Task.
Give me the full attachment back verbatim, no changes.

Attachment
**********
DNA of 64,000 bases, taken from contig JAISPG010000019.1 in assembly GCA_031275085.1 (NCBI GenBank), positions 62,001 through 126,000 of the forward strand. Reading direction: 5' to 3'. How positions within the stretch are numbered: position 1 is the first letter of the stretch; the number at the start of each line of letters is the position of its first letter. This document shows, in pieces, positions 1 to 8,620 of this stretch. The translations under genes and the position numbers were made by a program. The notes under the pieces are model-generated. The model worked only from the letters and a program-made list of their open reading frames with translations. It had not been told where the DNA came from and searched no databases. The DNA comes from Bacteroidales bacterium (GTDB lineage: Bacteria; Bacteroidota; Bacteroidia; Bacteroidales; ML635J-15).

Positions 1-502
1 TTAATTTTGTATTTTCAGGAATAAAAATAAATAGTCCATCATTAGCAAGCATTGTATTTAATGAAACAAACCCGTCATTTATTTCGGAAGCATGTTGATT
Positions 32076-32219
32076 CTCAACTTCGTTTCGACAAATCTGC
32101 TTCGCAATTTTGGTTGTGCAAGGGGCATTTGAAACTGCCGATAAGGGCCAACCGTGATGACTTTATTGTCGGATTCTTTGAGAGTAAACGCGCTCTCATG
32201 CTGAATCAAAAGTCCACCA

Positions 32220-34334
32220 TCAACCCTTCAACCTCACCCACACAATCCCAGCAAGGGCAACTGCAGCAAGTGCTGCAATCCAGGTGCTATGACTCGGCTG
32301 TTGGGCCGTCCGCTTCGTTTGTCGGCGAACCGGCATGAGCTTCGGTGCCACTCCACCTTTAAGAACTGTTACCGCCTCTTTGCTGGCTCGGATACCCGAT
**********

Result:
DNA of 64,000 bases, taken from contig JAISPG010000019.1 in assembly GCA_031275085.1 (NCBI GenBank), positions 62,001 through 126,000 of the forward strand. Reading direction: 5' to 3'. How positions within the stretch are numbered: position 1 is the first letter of the stretch; the number at the start of each line of letters is the position of its first letter. This document shows, in pieces, positions 1 to 8,620 of this stretch. The translations under genes and the position numbers were made by a program. The notes under the pieces are model-generated. The model worked only from the letters and a program-made list of their open reading frames with translations. It had not been told where the DNA came from and searched no databases. The DNA comes from Bacteroidales bacterium (GTDB lineage: Bacteria; Bacteroidota; Bacteroidia; Bacteroidales; ML635J-15).

Positions 1-502
1 TTAATTTTGTATTTTCAGGAATAAAAATAAATAGTCCATCATTAGCAAGCATTGTATTTAATGAAACAAACCCGTCATTTATTTCGGAAGCATGTTGATT
Positions 32076-32219
32076 CTCAACTTCGTTTCGACAAATCTGC
32101 TTCGCAATTTTGGTTGTGCAAGGGGCATTTGAAACTGCCGATAAGGGCCAACCGTGATGACTTTATTGTCGGATTCTTTGAGAGTAAACGCGCTCTCATG
32201 CTGAATCAAAAGTCCACCA

Positions 32220-34334
32220 TCAACCCTTCAACCTCACCCACACAATCCCAGCAAGGGCAACTGCAGCAAGTGCTGCAATCCAGGTGCTATGACTCGGCTG
32301 TTGGGCCGTCCGCTTCGTTTGTCGGCGAACCGGCATGAGCTTCGGTGCCACTCCACCTTTAAGAACTGTTACCGCCTCTTTGCTGGCTCGGATACCCGAT